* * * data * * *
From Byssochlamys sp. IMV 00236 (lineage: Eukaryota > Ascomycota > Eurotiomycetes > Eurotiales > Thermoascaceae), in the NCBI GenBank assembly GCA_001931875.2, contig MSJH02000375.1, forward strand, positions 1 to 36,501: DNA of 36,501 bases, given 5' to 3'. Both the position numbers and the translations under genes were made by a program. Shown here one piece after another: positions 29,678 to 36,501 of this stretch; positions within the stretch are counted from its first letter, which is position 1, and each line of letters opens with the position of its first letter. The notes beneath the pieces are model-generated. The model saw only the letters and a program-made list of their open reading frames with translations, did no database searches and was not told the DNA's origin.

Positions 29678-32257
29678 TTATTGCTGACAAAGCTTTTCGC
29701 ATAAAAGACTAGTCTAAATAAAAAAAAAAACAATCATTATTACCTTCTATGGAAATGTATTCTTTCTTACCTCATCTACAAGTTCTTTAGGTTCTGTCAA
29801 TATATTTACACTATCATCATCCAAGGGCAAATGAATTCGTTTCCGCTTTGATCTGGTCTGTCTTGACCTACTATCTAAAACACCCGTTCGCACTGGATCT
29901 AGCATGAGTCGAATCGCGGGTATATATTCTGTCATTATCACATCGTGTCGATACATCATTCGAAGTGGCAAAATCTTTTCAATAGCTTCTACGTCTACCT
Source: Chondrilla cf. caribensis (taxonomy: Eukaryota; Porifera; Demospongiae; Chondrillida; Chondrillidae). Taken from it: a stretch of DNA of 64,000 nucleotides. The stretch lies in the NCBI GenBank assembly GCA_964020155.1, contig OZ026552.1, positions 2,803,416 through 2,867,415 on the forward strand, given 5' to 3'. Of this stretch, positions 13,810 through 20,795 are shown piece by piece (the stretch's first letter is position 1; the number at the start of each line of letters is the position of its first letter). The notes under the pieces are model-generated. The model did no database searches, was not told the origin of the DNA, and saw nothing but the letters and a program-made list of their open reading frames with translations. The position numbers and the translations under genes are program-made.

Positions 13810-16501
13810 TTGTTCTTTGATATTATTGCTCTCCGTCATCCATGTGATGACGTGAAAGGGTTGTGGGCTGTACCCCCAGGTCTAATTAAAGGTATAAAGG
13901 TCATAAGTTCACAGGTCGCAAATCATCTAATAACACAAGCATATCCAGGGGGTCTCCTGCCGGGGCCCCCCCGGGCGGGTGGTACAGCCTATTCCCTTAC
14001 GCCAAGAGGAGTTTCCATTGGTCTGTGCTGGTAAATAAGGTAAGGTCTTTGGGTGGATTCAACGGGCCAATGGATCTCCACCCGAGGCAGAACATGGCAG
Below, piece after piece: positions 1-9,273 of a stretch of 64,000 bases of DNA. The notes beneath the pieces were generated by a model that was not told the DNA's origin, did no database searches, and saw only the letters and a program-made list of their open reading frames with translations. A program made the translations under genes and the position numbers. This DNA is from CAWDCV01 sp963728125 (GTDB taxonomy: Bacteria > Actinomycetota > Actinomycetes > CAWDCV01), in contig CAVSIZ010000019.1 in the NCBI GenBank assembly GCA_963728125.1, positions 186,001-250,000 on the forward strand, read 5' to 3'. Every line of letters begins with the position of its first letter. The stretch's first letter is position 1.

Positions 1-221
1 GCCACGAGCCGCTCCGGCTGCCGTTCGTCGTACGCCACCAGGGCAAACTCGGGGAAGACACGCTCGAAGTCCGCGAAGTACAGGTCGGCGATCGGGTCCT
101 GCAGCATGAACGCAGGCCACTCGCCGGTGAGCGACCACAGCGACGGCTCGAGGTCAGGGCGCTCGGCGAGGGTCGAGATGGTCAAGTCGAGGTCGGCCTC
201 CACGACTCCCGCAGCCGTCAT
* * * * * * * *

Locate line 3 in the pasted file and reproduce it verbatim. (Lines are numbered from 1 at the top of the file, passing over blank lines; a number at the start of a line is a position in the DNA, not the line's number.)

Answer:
29678 TTATTGCTGACAAAGCTTTTCGC